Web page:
One boat, two spots but four contenders is the challenge South Africa's foremost men's rowers face who are hoping to compete at the Tokyo Olympic Games.
During last year's World Championships Lawrence Brittain and John Smith, both former Olympic medallists qualified in the men's pairs for the Games, but it is no guarantee that they will compete.
When it comes to the Olympic Games, there is only one criterion. You got to be the best. Every rower has accepted the challenge laid down by South Africa's head coach, Roger Barrow who is based at Tuks.
As things stand, Lawrence Brittain (Tuks) seems the only one likely to compete in Tokyo. But judging by the recent results of the Buffalo Regatta in East London even he can't afford to rest on his laurels. Kyle Schoonbee, John Smith and Jake Green are all still in the hunt to compete at the Games.
Brittain and Schoonbee won the men's pairs-race during the Buffalo Regatta, but they were made to work for it. In the end, they managed to beat John Smith and Jake Green by just more than a second. The same four rowers were also the main protagonists in the men's four race.
Although Brittain and Schoonbee were part of the crew that won the men's fours, Barrow emphasised that he is not even close to deciding who the Olympic men's pair is going to be. The first indication of Barrow's thinking might be when he announces the teams to compete in April during the Memorial Paulo D'Aloju in Piediluco, Italy.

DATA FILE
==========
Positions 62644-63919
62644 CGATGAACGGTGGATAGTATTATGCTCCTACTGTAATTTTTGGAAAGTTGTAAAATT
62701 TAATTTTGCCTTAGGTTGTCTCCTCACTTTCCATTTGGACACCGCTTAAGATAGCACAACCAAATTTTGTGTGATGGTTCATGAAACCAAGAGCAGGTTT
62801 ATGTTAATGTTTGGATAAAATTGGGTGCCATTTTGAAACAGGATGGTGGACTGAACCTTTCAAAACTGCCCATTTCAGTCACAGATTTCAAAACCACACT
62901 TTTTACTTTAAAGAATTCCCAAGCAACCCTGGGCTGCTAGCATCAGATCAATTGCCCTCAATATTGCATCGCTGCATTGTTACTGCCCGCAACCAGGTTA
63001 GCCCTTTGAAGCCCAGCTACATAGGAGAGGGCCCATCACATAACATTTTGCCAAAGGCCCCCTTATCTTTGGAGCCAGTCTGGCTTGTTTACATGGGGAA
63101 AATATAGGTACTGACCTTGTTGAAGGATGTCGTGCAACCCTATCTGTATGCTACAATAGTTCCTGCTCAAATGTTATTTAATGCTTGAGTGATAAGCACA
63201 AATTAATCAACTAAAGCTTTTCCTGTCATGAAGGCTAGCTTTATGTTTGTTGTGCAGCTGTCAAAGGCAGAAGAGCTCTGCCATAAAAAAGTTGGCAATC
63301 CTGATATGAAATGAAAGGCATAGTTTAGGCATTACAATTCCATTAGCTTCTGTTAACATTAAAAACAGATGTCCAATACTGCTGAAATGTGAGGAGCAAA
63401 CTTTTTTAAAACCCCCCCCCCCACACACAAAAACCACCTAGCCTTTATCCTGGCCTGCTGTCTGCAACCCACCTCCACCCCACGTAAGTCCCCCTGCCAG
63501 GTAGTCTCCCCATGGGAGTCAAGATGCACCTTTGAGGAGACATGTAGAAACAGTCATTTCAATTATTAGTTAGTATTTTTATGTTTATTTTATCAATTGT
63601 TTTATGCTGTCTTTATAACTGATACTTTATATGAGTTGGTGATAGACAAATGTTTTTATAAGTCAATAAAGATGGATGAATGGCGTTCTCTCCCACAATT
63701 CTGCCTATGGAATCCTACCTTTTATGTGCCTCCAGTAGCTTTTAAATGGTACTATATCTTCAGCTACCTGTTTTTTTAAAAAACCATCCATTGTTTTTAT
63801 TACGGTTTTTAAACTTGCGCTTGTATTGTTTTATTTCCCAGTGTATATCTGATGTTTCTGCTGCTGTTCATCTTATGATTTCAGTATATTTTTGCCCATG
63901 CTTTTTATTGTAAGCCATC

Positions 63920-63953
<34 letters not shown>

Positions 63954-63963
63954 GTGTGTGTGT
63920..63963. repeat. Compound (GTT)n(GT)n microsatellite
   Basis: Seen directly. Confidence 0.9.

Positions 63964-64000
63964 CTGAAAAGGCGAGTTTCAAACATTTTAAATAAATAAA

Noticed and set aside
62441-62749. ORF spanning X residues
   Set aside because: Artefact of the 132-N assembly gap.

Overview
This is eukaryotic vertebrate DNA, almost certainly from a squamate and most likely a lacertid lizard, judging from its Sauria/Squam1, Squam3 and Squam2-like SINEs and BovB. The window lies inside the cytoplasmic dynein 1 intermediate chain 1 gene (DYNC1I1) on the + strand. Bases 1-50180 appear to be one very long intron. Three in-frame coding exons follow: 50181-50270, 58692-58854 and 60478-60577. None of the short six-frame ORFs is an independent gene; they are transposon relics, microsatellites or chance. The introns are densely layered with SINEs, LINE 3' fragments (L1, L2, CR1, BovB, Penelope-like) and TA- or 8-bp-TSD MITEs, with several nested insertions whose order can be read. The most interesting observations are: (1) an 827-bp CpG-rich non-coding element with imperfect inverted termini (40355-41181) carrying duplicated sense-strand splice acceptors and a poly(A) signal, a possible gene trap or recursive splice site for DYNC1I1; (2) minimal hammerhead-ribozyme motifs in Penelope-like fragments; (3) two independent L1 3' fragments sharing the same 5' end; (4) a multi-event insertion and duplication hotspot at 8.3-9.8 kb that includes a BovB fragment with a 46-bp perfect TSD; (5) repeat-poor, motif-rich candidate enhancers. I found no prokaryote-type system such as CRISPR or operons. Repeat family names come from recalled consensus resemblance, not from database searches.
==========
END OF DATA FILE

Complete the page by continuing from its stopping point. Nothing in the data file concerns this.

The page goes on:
During last year's regatta, Brittain and Smith won the men's pairs race. They then teamed up with Green and David Hunt to win the men's fours.
Barrow's biggest frustration is that the recent rains led to the hyacinth problem at Roodeplaatdam to flare up again. It means it isn't easy to get clear lanes which would enable the different combinations to race each other.
Barrow is unsure as to whether a South African men's four crew will qualify for the Olympics. In 2016 they finished fourth at the Rio Olympics.
"My first priority is the men's pair. Only once the men's pairs crew has been established will the focus be to see whether we can qualify a men's four crew for the Games. The challenge we face is that some of the younger rowers are not quite ready to compete at an Olympic level."
South Africa has also yet to qualify a women's crew for the Olympic Games. Unfortunately, Tayla-May Bentley injured her hip to such an extent that she needs to undergo an operation. Last year Bentley and Jessica Schoonbee won silver during last year World Under-23 Championships.
Ursula Grobler, a former Olympic finalist, retired again which means Kirsten MacDonald and Nicole van Wyk (Tuks) are the only South African women's crew who is contention to compete in Tokyo. Barrow backs them, but he is also realistic.
"The Olympic lightweight double sculls qualification race in May, Lucerne is going to be a humdinger. The Chinese crew who medalled during the 2016 Games has also yet to qualify as has the teams from Switzerland, USA and Australia. I would say whoever wins in Lucerne is also going to medal in Tokyo."